"I've had some luck on tiger-stripe Rapalas," the old-timer said. Mike goes in and buys every one of them off the rack, in all sizes. Later, we're watching a fishing show on cable because the chop of the water prevents us from being on the boat, and an infomercial comes on for a lure that makes a whirring sound and blinks. At this, Mike is scornful. "Yeah, it's an attempt to make the fish believe he's in Vegas and he lets his guard down," he scoffs. Most of the group has been up here in Poynette all week, fishing

the finger by day, spinning fish stories, sipping whiskey, and rolling dice at night. Rich's gaming table is a thing of beauty, really, with its smooth felt nap and its effortless glide over small ball bearings in the base. "When you're retired," he says, "You dream up all kinds of weird projects." The spinning board idea came about when some of the guys complained about having to walk up to the board. The risk of spilling rocks glasses was too great.

But God help you if you complain about anything to Bozo. He's a grizzly bear who can rip you to shreds with insults and swear words faster than anyone I've ever seen, truly the Don Rickles of the North Woods. Underneath, I suspect he's more like "Gentle Ben," but it's better to keep a reasonable, respectful distance.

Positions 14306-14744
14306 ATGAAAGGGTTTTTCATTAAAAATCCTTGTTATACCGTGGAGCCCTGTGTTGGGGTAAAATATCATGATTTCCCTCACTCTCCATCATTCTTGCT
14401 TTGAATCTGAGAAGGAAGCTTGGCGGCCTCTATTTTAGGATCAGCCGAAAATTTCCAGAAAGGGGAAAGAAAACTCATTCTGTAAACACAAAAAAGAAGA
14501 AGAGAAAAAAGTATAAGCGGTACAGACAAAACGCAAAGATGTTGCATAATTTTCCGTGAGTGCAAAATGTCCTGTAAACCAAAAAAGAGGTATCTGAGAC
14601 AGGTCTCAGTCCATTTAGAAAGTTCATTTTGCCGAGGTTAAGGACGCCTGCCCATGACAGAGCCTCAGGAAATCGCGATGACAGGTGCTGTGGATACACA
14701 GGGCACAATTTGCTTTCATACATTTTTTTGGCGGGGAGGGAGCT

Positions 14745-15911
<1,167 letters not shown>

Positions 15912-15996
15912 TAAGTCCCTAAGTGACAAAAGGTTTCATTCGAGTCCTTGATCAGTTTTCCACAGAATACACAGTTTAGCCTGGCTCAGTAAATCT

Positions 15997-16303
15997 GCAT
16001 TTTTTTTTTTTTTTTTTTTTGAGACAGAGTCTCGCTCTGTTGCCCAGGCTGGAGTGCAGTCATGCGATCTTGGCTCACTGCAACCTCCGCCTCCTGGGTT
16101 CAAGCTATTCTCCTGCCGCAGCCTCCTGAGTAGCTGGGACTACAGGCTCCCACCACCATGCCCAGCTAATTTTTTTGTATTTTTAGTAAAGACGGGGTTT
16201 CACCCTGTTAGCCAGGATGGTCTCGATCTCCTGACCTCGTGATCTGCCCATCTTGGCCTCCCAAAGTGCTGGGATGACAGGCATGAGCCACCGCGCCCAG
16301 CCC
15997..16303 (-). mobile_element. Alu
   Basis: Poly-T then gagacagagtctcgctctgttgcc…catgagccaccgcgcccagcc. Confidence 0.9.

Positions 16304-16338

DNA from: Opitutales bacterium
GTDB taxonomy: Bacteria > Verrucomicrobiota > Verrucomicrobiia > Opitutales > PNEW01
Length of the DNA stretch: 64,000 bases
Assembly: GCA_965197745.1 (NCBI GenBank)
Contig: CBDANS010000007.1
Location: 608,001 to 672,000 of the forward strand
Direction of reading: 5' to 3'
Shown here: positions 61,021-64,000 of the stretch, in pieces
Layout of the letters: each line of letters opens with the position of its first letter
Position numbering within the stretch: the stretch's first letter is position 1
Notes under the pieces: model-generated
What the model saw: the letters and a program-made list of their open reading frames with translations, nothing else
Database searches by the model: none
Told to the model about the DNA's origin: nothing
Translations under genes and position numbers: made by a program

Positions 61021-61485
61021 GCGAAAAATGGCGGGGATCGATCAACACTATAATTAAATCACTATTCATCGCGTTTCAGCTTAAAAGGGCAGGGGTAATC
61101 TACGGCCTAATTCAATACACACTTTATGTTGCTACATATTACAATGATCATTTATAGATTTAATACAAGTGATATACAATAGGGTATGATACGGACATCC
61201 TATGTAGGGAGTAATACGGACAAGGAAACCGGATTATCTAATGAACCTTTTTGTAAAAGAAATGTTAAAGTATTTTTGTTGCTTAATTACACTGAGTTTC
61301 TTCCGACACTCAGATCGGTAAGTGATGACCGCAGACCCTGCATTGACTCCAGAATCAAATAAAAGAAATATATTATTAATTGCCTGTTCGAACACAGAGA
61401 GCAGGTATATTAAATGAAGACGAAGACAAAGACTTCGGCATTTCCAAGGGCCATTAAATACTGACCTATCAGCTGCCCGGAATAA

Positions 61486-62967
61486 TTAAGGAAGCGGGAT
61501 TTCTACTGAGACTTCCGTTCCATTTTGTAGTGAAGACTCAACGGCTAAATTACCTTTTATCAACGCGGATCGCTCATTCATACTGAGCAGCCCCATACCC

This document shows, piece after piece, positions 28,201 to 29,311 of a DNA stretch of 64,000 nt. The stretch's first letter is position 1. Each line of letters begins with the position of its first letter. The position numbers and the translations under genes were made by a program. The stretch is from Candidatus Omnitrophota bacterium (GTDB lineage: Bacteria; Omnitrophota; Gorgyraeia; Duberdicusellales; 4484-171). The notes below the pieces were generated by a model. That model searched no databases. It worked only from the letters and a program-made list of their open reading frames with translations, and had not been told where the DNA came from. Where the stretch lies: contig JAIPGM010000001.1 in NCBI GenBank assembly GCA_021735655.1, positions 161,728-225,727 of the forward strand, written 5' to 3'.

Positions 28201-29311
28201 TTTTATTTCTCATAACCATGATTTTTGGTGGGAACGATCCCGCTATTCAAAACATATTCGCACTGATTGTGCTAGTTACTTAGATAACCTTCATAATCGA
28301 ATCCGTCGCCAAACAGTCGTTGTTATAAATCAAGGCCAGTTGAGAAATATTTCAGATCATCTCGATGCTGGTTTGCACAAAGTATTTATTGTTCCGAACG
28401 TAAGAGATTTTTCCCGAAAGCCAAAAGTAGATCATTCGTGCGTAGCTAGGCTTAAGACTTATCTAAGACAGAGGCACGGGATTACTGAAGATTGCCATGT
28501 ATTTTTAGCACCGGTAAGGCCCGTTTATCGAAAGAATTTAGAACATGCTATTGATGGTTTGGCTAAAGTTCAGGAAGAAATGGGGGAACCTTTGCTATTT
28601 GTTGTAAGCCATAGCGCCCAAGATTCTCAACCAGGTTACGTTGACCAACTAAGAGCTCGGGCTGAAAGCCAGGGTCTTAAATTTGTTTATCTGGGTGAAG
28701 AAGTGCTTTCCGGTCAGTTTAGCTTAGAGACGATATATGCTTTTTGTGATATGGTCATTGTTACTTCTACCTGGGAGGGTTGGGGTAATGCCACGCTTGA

Skinny, who is 70 years old, starts in with the story about how he met his new bride, also a 70-something widower. "I pushed my shopping cart right into hers at the Jewel," he says, "And then I asked her if she wanted to go out to dinner with me."

 "Maybe she thought you were a psycho and was afraid to say no," Mike grunts. Skinny objects to being called a psycho in some colorful language directed at Mike, which jump-starts Bozo from his hibernation, and he lays into both Mike and Skinny. Rich comes in tapping a styrofoam cup, signaling that it's time for a little nipper of whiskey, which seems like a good idea.

Rich, who has been coming to this place for thirty years, is clearly the host, as he whips up a batch of spam and eggs cooked to order, with a dash of garlic salt on the peachy domes of yolk. Skinny's manning the toasters, stacking up the buttered slices, and afterwards, we'll drop some of those Rapalas into the water for the walleye to munch on, acorns be damned.